Oct. 16, 1933-Dec. 10, 2021
Palo Alto, CA
Submitted by Kate Green
Margaret, Marnie, Marg, Mom, Mum, Grandmarg, wife of Paul B. Green (1931-1998), mother of Robert (Ann), Peter (Rebecca) and Kate; grandmother to Nancy(Albert), Stephanie, Amy, and Jenny, Stewart, Jessie, and Grace, Fiona and Miranda, passed on December 10 after a brief illness. She was 88.
Margaret was born in Hamilton, Ontario, Canada to W. Gordon and Jessie E. Cornett (Ewart) in October 1933, a younger sister to Dr. Robert W. G. Cornett (1928-2003). Her life long love of lakes and mountains began as a young girl while her father was a summer camp doctor in the 1940’s. Margaret and her mother were able to spend the whole summer canoeing and swimming in various parts of Eastern Ontario. As a teen, she attended Glenn Bernard Summer Camp in Algonquin Park.
Margaret was a true renaissance woman, excelling in everything she turned her hand to, most notably the sciences. She was the only woman to graduate with a Major in Biology in her class of Queen’s Art and Science 1955. Deemed the most promising woman graduate that year, she was awarded the Marty Scholarship to begin a Ph.D. at Radcliffe College, Harvard. Around the labs, she met Paul and after an outing to a professional hockey game (her first), and a hike, the future was pretty clear. They married in 1957 and departed for 18 months based in Zurich where Paul had a postdoctoral position.
The travel theme got a good start in those years: they skied and hiked and drove all over Europe. By 1960, they were back in the US, and started family life with the arrival of Robert, Peter and Kate. In 1970, the family moved to California, settling at Stanford where Paul was a Biology Professor at Stanford University. With a number of sabbatical leave years (New Zealand, Australia, England and Belgium) Margaret kept all the logistics, flights, moves, kids activities and her own interests well in hand. An avid wool spinner, knitter and later on a lace maker, Margaret belonged to many craft, service, and book clubs and was a 30 plus year member of the Choir at the First Congregational Church of Palo Alto. The American Association of University Women (AAUW) was a particular anchor for her interests and activities in later life.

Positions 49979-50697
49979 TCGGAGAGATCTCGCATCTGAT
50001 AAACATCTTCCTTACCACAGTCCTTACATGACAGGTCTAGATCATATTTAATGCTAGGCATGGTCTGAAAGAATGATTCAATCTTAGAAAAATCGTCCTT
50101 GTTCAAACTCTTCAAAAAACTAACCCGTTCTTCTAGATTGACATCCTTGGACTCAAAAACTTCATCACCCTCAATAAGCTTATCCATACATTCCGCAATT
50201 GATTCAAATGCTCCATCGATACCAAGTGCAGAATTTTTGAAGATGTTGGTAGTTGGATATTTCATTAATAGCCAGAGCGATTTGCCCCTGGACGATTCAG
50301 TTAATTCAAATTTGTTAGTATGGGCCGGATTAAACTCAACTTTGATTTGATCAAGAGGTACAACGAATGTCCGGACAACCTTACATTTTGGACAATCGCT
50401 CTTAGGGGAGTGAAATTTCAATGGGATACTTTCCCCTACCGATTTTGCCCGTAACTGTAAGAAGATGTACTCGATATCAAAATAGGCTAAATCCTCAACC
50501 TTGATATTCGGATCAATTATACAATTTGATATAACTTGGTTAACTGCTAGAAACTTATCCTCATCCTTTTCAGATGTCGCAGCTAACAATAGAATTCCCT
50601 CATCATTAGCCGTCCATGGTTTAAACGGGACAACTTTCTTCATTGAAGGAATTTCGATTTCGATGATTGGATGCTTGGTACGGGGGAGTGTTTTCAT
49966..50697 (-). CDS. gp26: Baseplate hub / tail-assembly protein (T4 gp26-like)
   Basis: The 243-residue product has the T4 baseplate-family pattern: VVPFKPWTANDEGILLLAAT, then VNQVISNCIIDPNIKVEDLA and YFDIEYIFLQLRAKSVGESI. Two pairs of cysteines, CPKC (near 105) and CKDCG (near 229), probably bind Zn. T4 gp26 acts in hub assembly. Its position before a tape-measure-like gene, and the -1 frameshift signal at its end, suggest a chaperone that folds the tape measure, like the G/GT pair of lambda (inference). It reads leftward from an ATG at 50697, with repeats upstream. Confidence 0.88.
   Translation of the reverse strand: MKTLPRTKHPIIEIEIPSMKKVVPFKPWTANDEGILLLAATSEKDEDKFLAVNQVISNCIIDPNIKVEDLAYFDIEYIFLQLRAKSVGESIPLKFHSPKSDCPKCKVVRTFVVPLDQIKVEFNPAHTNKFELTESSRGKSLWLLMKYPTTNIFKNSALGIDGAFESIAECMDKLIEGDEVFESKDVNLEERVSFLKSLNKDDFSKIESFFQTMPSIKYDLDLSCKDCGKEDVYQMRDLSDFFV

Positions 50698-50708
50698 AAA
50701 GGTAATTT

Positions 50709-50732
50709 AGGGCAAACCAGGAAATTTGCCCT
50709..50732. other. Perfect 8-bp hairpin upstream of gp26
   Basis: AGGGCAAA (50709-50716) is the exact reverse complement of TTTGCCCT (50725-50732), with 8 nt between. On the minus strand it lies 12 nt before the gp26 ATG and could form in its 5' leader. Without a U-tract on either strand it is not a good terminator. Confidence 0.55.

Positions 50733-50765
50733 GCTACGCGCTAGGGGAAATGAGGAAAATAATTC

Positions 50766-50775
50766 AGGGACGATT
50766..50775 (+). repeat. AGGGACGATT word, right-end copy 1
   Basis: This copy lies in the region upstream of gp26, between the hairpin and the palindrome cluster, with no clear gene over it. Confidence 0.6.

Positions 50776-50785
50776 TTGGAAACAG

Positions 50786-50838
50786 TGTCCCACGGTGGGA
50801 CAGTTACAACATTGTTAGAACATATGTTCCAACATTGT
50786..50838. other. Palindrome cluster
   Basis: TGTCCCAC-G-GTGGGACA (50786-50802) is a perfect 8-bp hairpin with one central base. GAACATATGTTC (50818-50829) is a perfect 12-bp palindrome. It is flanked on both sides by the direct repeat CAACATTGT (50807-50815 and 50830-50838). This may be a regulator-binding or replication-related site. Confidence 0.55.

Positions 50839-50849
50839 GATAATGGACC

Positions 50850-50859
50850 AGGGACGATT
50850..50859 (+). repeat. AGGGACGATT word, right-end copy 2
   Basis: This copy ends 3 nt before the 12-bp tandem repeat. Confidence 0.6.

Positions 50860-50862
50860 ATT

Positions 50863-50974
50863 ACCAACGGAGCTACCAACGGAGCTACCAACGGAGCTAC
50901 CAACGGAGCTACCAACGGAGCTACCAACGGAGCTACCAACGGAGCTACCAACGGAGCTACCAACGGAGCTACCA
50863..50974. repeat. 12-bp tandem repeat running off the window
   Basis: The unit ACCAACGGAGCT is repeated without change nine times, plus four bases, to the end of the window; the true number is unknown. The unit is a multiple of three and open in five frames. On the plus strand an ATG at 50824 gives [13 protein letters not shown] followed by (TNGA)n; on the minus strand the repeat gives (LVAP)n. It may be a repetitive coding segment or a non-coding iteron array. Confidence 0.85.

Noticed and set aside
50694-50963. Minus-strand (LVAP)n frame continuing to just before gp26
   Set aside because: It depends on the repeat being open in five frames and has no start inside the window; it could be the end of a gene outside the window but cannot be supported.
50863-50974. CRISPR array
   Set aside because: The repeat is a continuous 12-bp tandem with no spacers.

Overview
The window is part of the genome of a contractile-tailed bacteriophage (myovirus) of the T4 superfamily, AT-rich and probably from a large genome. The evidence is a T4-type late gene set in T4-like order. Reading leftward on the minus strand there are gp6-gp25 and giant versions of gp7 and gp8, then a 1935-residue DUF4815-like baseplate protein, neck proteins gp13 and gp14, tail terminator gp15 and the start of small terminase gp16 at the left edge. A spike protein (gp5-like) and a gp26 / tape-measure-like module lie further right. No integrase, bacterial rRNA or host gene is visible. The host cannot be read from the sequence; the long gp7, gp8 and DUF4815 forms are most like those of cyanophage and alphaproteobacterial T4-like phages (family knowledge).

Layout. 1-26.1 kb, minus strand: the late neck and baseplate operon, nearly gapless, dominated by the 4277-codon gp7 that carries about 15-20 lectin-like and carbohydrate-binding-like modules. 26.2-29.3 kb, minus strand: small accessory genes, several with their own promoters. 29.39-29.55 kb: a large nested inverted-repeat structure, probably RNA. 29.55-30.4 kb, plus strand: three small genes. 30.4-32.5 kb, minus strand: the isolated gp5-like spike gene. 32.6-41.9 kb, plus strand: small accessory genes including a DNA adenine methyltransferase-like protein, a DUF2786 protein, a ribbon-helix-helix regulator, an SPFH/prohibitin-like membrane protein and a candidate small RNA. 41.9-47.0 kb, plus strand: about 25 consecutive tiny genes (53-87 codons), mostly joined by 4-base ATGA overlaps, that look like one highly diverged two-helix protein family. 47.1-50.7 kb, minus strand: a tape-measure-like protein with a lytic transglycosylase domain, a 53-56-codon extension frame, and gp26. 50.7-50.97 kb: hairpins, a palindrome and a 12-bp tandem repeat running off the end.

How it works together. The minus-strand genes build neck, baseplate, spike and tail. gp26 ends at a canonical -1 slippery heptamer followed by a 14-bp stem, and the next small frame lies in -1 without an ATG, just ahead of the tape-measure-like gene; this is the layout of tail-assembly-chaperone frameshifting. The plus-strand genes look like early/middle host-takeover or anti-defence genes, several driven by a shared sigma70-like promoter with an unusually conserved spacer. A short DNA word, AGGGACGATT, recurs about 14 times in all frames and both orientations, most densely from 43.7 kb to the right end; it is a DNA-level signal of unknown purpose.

The home of Paul and Margaret and their children was often full to overflowing with visiting students or researchers or friends from abroad. A constant flow of oatmeal waffles was available on Saturday and Sunday mornings in the big kitchen with its view of the hills to the west of the Stanford Campus. Long and adventurous or short and relaxing hikes to peaks and viewpoints in the Sierras were enjoyed by all over those many years.
Many visitors to the home on the Stanford campus would have seen the famous “map” with a coloured pin for the places each family member (children, inlaws and grandchildren) had travelled. Margaret had a pin in 78 countries by best estimate – and had pictures, slides, crafts and a t- shirt from almost every one. Most of her travel was with Paul, and after his passing, with lovely family and friends. His memory was with her on all travels, and indeed everyday.
A proud dual citizen since 1974, Margaret kept deep and daily connections to Canada via her extended family of in-laws, cousins, nieces, nephews, great-nieces and great-nephews. Maple leaf shaped earrings were her talisman on airline flights. A Canadian flag was always somewhere in the house and her room.
Donations to celebrate Margaret’s life and love of the outdoors could be made to the Jasper Ridge Biological Preserve, where she was a docent for many years, or to anyplace near to you that cares for wildlands.